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New book recounts how lives are transforming in rural areas
New Delhi, Oct 27 - Nagaon district of Assam, where 78 percent of the population is dependent on agriculture and most transactions were in cash, has transformed into a locality with heightened awareness of cashless transactions. In KSN Reddy Nagar of Greater Visakhapatnam, Andhra Pradesh, nearly 100 families who were residing in huts for decades were provided pucca houses, under the central government's housing scheme.
These and other success stories of governance over the past five years are to be found in a new book "Towards a New India - Governance Transformed, 2014-19", authored by V. Srinivas, IAS, Additional Secretary in the Department of Administrative Reforms and Public Grievances, Ministry of Personnel, Public Grievances and Pensions.
In North 24 Parganas district of West Bengal, Salma Khatun, a resident of Amdanga village, wanted to pursue higher studies and become self reliant. She was awarded the Kanyashree Scholarship, an incentive of the West Bengal government for appearing in the Madhyamik examination, and the money was deposited in the Pradhan Mantri Jan Dhan Yojana account. With the money, Salma plans to buy text books and study material to realise her dream of becoming a doctor.
In Banswada district of Rajasthan, a tribal area with over 1,500 villages, over 65,000 houses were constructed under the Pradhan Mantri Awas Yojana, Rural. The tribals lived in huts and had never dreamt of living in pucca houses.
Similarly, in West Sikkim district, Parsu Ram Kami, a resident of village Suldung Kamling, dreamt of owning a pucca house. He was able to construct one, thanks to the PMAY-R scheme. Taking inspiration from him, more residents have built pucca houses there. Their village is affected by high velocity winds that would damage the thatched huts. With pucca houses, the lives of the people have improved dramatically, and so has their social standing.
In Bikaner, the first Open Defecation Free district of Rajasthan, following a campaign by the government, the women started pressurizing their menfolk to build toilets, to avoid the compulsion of having to wait for the sunlight to fade in order to be able to relieve themselves. They also highlighted the safety issues of venturing alone into the fields in the dark, as well as the health and hygiene issues related to open defecation.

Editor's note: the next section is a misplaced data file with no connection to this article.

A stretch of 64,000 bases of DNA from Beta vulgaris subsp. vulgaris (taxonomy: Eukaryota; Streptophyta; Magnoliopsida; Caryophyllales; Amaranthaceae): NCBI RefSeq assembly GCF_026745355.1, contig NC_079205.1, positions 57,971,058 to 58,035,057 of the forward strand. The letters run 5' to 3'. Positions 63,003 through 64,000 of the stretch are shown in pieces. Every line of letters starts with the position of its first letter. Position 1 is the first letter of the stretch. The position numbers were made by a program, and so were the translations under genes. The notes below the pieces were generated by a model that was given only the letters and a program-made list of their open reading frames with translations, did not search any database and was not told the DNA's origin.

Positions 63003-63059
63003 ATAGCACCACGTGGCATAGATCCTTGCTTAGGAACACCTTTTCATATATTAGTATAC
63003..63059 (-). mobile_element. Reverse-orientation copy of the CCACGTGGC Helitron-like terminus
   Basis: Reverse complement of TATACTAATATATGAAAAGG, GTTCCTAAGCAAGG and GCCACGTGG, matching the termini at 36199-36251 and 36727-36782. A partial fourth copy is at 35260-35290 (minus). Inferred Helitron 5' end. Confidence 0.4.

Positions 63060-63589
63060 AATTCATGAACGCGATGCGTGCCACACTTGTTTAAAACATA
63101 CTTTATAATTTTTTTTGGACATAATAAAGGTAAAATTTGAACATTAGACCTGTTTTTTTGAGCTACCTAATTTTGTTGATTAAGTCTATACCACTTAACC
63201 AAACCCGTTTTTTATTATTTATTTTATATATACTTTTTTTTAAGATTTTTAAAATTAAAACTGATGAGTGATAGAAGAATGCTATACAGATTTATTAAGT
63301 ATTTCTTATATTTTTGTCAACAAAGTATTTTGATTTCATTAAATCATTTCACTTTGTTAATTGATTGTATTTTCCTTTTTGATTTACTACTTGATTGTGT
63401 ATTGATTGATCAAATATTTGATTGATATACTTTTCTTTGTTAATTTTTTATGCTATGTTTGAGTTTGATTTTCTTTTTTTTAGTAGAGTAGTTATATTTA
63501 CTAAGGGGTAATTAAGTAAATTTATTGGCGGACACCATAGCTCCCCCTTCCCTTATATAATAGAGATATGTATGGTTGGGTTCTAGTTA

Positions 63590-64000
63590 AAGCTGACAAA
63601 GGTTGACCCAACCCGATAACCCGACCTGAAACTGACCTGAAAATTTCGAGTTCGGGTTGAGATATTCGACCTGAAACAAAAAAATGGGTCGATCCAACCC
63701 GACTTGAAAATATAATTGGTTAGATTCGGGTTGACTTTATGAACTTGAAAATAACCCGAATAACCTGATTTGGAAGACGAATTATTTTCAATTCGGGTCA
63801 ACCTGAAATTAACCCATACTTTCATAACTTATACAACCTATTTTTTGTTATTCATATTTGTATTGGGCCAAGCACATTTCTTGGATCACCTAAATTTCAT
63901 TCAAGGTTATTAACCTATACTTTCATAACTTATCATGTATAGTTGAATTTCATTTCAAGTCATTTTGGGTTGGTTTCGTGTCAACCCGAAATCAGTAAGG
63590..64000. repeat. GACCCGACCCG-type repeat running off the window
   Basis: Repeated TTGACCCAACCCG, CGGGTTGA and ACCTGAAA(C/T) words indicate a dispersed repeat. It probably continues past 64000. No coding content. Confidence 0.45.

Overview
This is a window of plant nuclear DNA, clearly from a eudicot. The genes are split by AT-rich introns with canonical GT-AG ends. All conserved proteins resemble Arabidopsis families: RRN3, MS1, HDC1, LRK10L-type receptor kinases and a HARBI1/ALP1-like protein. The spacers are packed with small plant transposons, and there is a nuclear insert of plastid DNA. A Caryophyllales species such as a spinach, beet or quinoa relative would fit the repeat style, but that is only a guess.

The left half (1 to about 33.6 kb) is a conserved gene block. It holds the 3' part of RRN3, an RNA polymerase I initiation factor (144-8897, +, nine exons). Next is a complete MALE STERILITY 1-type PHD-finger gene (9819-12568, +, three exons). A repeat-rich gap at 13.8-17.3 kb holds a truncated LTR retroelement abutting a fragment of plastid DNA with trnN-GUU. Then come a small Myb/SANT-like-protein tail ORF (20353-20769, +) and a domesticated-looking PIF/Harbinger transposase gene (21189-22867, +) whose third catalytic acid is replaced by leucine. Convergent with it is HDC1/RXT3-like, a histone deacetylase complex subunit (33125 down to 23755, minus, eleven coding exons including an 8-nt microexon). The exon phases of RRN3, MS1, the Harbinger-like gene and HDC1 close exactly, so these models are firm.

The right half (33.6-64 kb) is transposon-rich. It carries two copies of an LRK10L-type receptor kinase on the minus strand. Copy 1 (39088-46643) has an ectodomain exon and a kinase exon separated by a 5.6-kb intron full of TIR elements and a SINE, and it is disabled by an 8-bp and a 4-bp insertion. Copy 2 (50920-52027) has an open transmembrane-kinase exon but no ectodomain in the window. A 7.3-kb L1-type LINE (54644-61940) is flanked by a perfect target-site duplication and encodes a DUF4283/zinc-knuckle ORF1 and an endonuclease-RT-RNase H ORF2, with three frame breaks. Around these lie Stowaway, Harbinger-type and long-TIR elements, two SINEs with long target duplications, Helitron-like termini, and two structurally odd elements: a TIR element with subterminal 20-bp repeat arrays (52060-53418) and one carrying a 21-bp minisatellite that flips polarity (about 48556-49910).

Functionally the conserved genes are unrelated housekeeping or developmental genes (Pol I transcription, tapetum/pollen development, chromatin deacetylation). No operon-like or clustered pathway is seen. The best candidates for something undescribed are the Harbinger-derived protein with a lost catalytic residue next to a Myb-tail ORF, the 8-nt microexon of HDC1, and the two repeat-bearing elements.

This was all thanks to the massive counselling sessions undertaken by the district collector, who roped in all the gram panchayats to sensitise them of the need to build toilets. The Swachh Bharat Gramin Campaign in Bikaner covered 17 lakh rural population in 290 Gram Panchayats and 1,035 villages. On January 26, 2016, Bikaner was recognized as the first ODF district of Rajasthan, and the second in India. Studies showed that 97.8 percent of the people used toilets, which was a huge increase from the 29 percent coverage registered in 2011.
The 2002-page book, published by Konark Publishers, covers issues like healthcare for all, education and rural development, Jan Dhan Yojana, Ujjwala Yojana, PMAY, Digital India, Skill India and Make in India, Social Inclusion, Fight against Corruption among others.
Noted economist-author Bibek Debroy, Chairman of the Prime Minister's Economic Advisory Council, in his foreword, writes: "Governance is not just for the people, it is also by the people. That participatory process distinguishes governance from mere government. As one reads the book, he/she therefore imbibes a sense of optimism, not because of government publicizing schemes, but because there is a sense of citizen involvement."
The book also has messages by Amitabh Kant, CEO, Niti Aayog, K.V. Eapen, Secretary DARPG, and by V.K. Paul, Member, Niti Aayog.
"In my long years of experience in governance, the last five years have been quite transformational, because the pursuit of radical reforms has benefitted millions of Indians in a manner in which governance has been taken to the doorstep of people through digital means," Srinivas told IANS.
"And that changed the imprint of digital India. The digitalisation practices are being felt in virtually every Indian's life. That is what I have tried to bring out in the book, and how best practices in e-governance has changed the lives of millions of Indians," he said.
"I've tried to represent the major programmes I have worked with, from Swachch Bharat, Skill India, Digital India, culture, employment generation through industry, Make in India, during my years in textiles - to present a comprehensive overview of my governance experience in my last five years," said Srinivas.
Srinivas, who has just published another book "India's Relations with the IMF, 25 Years in Perspective 1991-2016", earlier served as Deputy Director (Admin) at AIIMS, and also Chairman of the Board of Revenue for Rajasthan and Chairman of the Rajasthan Tax Board, among other posts.
"Towards a New India also has quotes from many serving IAS and other government officials on how the different schemes are working in their districts.
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